The challenges of electrification

Energy plant. (Supplied)

Energy plant. (Supplied)

The range of activities covered by SIP 6 and 7, from clearing the rural backlog and operation and maintenance of rural infrastructure, to the formalisation of the metros and development of corridors of new development and growth, highlight the massive range of infrastructure projects inside the National Infrastructure Plan, says KPMG director — Infrastructure and Major Projects Jeff Shaw. 

Household electrification is similarly a challenge that needs attention, especially rural electrification. According to the results of census 2011, approximately 85% of households were found to have had access to electricity for lighting purposes, of which more than 90% were reported to have not been metered. 

Given the various challenges in the electricity sector, such as the raising costs of electricity, universal access is proving difficult to achieve, this is despite the new approach taken by the Department of Energy (DoE) to resolve the issues of electrification. 

In an effort to address some of these issues the DoE is reported to have had an electrification Indaba that brought together relevant stakeholders and sector departments, to craft a new electricity roadmap and implementation plan, which culminated in a new household electrification strategy.

The strategy sets the universal access date to 2025. If universal access is defined as 97% access, a serious question is raised as to whether full electrification is possible with the growth and delays that are seen in the process of formalising informal settlements. Such an endeavour to increase efficiency in planning and the delivery process will require a master plan that is focused on ensuring more connections and aligned with PICC SIP programmes.

According to KPMG, the main challenges to electrification of households and business are a   combination of both the demand and supply side challenges that have led to the current crisis in the power sector. If universal access is to be reached by 2025, the state will need to consider increasing the number of Independent Power Producers (IPPs), as opposed to having a state utility dominating electricity provision.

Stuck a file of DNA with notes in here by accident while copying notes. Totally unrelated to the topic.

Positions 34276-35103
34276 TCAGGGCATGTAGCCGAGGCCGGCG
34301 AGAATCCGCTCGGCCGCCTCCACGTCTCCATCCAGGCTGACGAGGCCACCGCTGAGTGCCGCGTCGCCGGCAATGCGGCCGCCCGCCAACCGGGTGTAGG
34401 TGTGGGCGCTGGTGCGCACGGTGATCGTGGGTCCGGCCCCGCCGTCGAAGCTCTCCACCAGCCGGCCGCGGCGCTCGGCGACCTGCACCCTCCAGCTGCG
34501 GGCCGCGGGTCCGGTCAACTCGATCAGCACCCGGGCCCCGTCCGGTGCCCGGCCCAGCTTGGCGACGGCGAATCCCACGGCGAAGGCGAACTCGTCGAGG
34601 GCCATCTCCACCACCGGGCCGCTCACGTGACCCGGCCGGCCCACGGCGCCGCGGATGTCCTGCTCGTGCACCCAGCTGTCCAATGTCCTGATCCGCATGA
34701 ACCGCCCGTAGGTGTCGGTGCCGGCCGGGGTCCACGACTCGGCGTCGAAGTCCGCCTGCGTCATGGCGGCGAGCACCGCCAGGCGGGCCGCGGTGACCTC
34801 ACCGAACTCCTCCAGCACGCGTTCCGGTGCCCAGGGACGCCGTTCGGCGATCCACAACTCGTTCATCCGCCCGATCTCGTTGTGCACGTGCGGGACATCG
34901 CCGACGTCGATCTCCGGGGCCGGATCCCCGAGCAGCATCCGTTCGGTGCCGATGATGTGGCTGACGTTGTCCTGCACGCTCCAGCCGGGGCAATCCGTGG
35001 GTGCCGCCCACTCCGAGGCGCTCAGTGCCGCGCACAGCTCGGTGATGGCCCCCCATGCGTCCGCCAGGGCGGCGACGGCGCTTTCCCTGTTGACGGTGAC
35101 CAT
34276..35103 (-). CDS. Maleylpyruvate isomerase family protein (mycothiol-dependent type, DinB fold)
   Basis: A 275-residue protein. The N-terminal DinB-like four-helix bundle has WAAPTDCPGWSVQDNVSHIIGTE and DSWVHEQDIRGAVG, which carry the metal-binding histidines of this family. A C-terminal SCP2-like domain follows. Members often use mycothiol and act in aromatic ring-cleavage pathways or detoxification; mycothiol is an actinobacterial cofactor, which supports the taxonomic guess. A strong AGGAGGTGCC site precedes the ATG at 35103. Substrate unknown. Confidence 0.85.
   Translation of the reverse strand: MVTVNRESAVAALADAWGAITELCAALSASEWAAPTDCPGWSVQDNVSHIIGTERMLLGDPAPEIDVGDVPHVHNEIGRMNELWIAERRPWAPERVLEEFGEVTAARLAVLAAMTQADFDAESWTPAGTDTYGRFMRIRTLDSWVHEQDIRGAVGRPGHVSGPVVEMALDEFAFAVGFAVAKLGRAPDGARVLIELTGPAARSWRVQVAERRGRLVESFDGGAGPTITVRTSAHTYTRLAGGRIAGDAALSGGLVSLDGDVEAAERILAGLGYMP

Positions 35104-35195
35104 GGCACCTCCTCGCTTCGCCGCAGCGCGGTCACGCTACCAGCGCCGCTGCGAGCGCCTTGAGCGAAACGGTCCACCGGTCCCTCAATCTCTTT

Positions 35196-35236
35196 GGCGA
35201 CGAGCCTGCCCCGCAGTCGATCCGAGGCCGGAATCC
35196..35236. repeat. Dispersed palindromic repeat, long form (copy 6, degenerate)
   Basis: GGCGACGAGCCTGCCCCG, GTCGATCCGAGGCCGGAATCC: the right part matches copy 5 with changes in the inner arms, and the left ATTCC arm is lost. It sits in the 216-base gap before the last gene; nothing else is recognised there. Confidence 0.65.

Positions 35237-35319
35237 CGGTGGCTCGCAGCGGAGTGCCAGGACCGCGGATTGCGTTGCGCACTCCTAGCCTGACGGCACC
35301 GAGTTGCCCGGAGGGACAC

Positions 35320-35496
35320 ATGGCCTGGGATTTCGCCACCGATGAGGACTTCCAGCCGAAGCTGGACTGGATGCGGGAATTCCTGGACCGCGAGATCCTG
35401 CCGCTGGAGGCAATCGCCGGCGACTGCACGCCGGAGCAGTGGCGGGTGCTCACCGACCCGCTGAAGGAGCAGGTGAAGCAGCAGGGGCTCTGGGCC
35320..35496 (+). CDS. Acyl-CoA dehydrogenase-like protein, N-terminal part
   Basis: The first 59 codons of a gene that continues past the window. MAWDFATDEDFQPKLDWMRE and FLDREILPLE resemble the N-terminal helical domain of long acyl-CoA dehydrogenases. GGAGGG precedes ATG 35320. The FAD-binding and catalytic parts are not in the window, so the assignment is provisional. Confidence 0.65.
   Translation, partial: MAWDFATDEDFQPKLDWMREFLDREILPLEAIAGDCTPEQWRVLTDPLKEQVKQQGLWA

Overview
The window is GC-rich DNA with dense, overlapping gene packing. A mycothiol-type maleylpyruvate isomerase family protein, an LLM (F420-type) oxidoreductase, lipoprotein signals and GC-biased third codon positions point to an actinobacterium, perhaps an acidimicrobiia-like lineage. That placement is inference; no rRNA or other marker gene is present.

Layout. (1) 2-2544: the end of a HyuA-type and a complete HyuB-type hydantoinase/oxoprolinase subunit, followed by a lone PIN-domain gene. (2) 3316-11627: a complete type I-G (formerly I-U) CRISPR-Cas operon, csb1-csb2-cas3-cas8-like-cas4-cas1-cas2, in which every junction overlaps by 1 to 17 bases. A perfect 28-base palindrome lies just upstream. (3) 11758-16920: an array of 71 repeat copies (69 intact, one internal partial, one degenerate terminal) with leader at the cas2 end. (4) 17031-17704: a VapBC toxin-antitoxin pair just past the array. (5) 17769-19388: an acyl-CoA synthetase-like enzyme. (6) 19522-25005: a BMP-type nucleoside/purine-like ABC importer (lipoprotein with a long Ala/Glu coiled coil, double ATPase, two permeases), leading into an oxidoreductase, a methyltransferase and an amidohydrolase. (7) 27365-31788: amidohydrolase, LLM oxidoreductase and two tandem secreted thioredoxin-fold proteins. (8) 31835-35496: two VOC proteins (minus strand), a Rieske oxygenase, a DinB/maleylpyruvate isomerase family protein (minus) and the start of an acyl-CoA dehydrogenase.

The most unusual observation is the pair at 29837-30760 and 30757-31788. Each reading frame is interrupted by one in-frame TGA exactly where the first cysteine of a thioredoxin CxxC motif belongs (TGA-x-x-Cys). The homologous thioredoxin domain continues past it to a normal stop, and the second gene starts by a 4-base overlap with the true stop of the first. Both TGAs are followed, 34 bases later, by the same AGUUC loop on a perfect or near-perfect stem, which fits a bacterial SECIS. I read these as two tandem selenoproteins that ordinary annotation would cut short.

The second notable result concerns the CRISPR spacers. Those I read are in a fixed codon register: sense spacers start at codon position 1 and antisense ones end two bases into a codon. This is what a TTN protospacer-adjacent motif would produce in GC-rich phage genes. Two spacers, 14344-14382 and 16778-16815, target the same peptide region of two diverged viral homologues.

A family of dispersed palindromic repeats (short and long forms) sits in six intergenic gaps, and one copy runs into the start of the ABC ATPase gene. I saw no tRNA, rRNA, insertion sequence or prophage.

We have previously seen numerous challenges to making the electricity market more competitive by introducing more IPPs. The state’s key challenge in attracting more IPPs has been the low return on assets that is achieved on electricity production as a result of electricity tariffs that are not fully cost-reflective. 

In allowing for a more efficient and competitive electricity market, it is important that the role of buying and selling generated electricity be separated from Eskom. The vertical integration of these roles allows Eskom to be both a participant as well as the regulator in the electricity generation market. This raises significant concerns that can see Eskom continuing the monopoly power it currently has in the generation market.

Despite the challenges experienced, the state’s work in implementing their plan to introduce IPPs to supplement the generation capacity of Eskom is commendable. Notwithstanding difficulties with systems downtime, issues with the grid plan, demand and supply concerns, it is apparent from all angles that delivery of electrification services is a challenging role for most municipalities. If Eskom is to succeed in its mandate, municipalities also need to be empowered to improve the delivery and management of projects.

Jeff Shaw is a partner at KPMG’s infrastructure and major projects team.

This article has been made possible by the Mail & Guardian advertisers. Content has been supplied and signed off by KPMG.



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